In “The Man Trap”, the 1st episode of Star Trek aired on television, the starship Enterprise went to an archaeological excavation site on the planet M-113. The planet was enclosed by a desert with little vegetation and the remnants of a former civilization. The atmosphere is seemingly breathable by humanoids, a plot device used in a number of later episodes.
In the 3rd episode “Where No Man Has Gone Before”, the crew of the Enterprise is stuck on the planet Delta Vega, a planet like Earth except it had a somewhat smaller size, with a lithium cracking station functioning there.
In many episodes of the original Star Trek series, the Enterprise searches the geology of numerous planets, sometimes occupied by humanoids or alien lifeforms. The class of planets in the Star Trek universe is grounded on size, composition, geological activity, atmosphere, and includes over 13 planet types.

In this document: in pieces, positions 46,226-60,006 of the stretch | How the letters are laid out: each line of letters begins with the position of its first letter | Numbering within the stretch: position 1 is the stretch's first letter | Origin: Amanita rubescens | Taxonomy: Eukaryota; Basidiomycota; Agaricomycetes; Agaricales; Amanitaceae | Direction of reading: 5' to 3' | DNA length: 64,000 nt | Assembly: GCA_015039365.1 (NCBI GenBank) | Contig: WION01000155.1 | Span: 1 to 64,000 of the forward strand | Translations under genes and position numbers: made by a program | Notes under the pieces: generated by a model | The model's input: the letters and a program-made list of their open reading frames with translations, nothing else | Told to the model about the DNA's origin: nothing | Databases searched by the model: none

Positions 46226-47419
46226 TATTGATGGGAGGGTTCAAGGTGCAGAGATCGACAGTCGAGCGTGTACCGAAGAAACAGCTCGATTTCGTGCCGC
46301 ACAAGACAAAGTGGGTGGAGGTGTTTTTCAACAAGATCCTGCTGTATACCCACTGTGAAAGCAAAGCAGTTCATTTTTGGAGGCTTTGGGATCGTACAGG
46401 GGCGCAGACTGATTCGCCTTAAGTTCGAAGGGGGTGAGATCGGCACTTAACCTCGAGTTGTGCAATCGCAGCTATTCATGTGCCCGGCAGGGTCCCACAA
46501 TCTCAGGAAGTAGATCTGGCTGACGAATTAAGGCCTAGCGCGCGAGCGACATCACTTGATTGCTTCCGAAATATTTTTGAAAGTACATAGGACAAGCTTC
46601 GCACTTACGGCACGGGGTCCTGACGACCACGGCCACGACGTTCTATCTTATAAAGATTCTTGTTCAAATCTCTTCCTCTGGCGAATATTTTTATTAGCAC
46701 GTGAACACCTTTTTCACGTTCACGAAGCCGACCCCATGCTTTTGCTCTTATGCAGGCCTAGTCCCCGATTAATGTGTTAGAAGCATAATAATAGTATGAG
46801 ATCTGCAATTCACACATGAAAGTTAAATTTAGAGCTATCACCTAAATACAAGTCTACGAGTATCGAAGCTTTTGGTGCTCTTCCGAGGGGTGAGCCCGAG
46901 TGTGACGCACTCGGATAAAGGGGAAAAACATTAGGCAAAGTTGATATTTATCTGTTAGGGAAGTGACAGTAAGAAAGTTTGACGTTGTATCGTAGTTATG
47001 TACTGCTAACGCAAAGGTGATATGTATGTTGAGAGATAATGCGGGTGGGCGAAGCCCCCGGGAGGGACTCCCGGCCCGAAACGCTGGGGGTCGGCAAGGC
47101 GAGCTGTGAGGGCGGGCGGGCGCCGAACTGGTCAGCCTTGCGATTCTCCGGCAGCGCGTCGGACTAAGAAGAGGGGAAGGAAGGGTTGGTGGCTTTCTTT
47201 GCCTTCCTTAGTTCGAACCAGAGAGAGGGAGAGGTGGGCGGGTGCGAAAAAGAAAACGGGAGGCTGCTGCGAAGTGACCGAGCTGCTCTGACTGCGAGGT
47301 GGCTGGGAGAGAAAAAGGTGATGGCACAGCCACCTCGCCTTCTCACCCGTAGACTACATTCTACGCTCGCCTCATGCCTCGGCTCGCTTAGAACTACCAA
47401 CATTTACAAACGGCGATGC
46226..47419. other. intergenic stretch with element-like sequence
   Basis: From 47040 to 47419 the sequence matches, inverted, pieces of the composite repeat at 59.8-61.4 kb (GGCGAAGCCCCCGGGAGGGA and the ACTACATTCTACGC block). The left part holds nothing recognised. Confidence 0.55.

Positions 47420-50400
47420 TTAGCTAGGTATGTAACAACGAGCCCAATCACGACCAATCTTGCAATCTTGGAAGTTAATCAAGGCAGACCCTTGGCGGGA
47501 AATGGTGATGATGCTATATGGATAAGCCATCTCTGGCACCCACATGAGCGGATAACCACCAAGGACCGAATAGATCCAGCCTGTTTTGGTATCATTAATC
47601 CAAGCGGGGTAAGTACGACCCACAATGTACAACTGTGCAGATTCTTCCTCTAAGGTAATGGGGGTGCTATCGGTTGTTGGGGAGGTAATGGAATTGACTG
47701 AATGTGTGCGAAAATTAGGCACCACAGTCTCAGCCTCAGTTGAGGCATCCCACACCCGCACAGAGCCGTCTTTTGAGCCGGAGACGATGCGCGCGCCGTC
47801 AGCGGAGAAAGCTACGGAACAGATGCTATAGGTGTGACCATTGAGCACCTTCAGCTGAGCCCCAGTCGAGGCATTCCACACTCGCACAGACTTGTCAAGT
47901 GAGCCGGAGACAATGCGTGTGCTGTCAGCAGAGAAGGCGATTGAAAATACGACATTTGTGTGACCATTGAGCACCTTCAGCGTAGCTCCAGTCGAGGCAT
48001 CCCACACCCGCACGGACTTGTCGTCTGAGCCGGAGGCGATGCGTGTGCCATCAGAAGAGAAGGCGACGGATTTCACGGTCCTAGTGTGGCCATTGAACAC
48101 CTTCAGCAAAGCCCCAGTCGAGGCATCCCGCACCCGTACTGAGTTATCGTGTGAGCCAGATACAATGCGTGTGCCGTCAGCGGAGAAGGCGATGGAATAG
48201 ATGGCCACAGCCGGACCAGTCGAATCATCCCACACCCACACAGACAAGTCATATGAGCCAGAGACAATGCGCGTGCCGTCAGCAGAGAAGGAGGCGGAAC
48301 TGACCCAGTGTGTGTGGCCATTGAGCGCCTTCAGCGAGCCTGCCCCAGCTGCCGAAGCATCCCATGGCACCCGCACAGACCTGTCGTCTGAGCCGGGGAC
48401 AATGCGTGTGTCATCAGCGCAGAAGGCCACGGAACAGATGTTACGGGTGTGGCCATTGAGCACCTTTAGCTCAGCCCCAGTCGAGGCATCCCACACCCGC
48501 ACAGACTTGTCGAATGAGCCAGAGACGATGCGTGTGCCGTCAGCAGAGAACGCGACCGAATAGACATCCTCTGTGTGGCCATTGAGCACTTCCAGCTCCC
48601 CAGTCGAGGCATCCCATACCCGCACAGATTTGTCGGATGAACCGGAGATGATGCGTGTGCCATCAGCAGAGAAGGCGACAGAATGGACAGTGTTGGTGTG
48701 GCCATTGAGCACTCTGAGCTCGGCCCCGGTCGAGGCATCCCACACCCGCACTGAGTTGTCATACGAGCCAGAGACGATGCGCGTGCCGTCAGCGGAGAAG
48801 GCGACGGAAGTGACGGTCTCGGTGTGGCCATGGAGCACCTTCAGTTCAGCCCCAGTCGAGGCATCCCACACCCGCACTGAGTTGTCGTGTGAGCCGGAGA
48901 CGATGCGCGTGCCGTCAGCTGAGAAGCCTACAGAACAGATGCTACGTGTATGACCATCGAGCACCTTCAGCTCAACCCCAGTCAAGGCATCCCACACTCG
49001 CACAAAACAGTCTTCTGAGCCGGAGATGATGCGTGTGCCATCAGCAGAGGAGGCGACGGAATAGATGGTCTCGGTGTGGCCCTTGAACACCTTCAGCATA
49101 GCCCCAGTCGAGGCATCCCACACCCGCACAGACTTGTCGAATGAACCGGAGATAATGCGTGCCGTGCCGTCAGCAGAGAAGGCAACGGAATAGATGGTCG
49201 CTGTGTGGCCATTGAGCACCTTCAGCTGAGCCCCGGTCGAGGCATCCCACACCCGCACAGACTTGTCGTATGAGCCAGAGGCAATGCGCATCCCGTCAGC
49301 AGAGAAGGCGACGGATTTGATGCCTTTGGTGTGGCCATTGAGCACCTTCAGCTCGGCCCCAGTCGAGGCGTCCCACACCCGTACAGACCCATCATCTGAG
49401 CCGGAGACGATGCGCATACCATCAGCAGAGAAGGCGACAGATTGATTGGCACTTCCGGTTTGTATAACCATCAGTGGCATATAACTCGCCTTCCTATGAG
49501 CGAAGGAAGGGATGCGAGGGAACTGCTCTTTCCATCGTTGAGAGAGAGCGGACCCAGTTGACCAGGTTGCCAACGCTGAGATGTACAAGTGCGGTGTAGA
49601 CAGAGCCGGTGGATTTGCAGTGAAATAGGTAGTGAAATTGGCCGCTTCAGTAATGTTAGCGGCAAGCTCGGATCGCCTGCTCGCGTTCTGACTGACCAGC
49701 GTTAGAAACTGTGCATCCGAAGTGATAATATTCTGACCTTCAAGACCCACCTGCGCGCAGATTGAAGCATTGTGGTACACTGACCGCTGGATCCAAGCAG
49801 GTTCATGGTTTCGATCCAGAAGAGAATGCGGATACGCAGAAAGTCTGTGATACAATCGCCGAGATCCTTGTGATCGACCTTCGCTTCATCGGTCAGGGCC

For instance, planets fit for humans, small, rocky worlds with geological activity and oxygen-atmosphere, are categorized as M after Minshara, the native name of Vulcan, home of Commander Spock. Aboard the Enterprise, Spock can simply scan and categorize a planet.
In the real world, the first exoplanet was found in January 1992 and today over 3,600 planets in other star systems are known. However, we can only guess about the environment discovered on an exoplanet. The shape of the orbit can be utilized to estimate the mass of an exoplanet.
Therefore, even if the category system in Star Trek is fictional, true science might adopt a similar one. M-class planets are well-known in the Star Trek universe. In the real world, it is only a couple of rocky planets that may host liquid water, a critical ingredient of life. Desert planets are the most visited by the crew, a plot scheme to limit the costs of the set.